Such will be the sweet and delightful effects of depending upon God, and leaving it to him to furnish our suplies as he sees most convenient for us. Whoever can pray with the Prophet, • Give me neither poverty nor riches, feed me with

food convenient for me,'' may be fully assured that his desire shall be gratified, as it is perfectly agreeable to the will of God... on

I conclude with reading to you our Saviour's exhortation on this subject. Therefore, I say

unto you, také no thought for your life, what I ye shall eat, or what ye shall drink; nor yet ' for your body, what ye shall put on. Is not

the life more than meat, and the body than rai'ment ? Behold the fowls of the air; for they " sow not, neither do they reap, nor gather into barns; yet your heavenly Father feedeth them.

Are not ye much better than they? But seek 'ye first the kingdom of God, and his righteous

ness, and all these things shall be added unto you.

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Prov. xxx. 9. Left I be fill and deny thee, and say, who is the

Lord? Or, left I be porr and seal, and take the name of my God in vain. .

T PROCEED now to consider the arguments by I which the Prophet enforces his wise and well-conceived prayer.' These, in connection with the two branches of the prayer, stand thus : • Give me not riches, left I be full and deny " thee, and say, who is the Lord ? And give me • not poverty, left I be poor, and steal, and take • the name of my God in vain. If Agur's prayer is conceived in the most modest and humble terms, the reasons with which he supports it are every way becoming a truly wise and good man. You see in them a prevailing con-cern for the honour and glory of God, and his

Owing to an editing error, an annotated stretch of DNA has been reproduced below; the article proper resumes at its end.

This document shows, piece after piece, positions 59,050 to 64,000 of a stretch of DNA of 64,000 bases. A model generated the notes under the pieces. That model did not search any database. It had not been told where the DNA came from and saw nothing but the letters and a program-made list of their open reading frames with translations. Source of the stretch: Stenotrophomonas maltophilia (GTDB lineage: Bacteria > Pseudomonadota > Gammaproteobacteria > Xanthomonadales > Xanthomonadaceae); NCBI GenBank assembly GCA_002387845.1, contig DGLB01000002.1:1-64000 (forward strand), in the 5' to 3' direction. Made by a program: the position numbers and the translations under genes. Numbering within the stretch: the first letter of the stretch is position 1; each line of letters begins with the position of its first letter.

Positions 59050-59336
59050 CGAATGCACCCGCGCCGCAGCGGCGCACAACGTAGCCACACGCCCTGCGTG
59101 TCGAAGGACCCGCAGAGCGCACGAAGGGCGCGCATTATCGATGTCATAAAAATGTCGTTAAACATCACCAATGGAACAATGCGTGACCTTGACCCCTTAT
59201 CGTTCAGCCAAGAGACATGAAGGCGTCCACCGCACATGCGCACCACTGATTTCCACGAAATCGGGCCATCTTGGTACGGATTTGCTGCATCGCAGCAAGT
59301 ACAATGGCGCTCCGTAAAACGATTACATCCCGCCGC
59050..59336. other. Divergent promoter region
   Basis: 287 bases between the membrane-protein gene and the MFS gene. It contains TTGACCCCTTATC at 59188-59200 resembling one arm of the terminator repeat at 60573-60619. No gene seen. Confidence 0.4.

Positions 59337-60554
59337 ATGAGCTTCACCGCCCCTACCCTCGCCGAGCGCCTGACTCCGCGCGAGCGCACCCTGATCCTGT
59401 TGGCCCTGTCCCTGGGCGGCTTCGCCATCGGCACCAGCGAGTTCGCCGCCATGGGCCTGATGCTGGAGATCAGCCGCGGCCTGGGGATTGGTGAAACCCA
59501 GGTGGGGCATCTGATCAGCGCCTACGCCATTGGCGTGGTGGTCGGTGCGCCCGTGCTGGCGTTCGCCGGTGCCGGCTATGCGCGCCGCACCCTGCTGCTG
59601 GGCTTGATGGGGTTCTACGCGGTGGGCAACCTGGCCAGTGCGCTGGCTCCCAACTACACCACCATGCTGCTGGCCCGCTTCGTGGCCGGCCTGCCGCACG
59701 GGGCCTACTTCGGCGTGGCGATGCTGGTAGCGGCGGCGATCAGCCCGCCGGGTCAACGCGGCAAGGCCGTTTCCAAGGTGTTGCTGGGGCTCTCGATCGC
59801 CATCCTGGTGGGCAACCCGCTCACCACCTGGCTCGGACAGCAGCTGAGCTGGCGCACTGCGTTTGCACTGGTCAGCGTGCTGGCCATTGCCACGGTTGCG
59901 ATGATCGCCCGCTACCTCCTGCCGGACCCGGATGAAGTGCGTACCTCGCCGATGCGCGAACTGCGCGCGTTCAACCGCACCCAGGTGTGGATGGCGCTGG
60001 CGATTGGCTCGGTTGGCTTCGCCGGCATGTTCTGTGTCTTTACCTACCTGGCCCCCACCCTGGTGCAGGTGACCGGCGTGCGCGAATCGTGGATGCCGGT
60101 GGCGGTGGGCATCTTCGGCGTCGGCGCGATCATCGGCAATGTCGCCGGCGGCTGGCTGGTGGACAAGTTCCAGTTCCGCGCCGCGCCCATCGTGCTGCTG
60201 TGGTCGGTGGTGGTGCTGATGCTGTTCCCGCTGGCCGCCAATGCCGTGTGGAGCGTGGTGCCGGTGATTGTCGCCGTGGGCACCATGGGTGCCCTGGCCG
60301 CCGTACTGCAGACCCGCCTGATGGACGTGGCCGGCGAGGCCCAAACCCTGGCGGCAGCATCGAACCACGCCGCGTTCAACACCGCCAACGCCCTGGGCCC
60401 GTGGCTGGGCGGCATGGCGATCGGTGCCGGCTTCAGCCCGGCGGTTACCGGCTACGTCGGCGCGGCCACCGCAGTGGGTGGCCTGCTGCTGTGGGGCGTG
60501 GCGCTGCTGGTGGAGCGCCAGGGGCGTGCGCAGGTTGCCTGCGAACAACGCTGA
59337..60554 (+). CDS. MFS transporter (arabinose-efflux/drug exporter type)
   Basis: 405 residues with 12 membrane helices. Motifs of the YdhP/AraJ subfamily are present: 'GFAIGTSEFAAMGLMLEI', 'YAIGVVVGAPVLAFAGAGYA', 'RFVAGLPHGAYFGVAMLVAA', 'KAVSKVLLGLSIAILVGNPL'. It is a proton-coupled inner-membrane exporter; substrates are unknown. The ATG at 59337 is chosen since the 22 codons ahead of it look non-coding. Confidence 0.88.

own preservation in the paths of piety and virtue: You see in them a humble sense of his own weakness, and the danger of temptation ; he, therefore, desires to be placed in such a state of life as will expose, him to the fewest trials. An excellent disposition this, and highly worthy of our imitation. How happy would it be for us all, if a desire to please God and preserve our integrity, lay always nearest our hearts, and had a constant and commanding influence on every step we took in our journey through life!

Neither riches nor poverty are bad in themfelves. Neither of them is any recommendation or hindrance to the favour of God, who is no respecter of perfons. There are good and bad in all ranks. Men may be rich, and yet pious; or poor, yet strictly just and honest. It is, I confefs, often done, yet it is highly criminal to look upon all that are rich in this world as profane; and it would be equally so to look upon all that are poor as destitute of integrity. Yet it is undeniable, that, from the corruption of the human heart, these two extremes do often become strong temptations to the particular sins mentioned in the text; which we shall now consider separately, in the order in which they lie in the passage before us.

"Give me not riches, lest I be full and deny • thee, and say, who is the Lord ?'

As to the fact, that riches do often lead to profanity and contempt of God, experience, and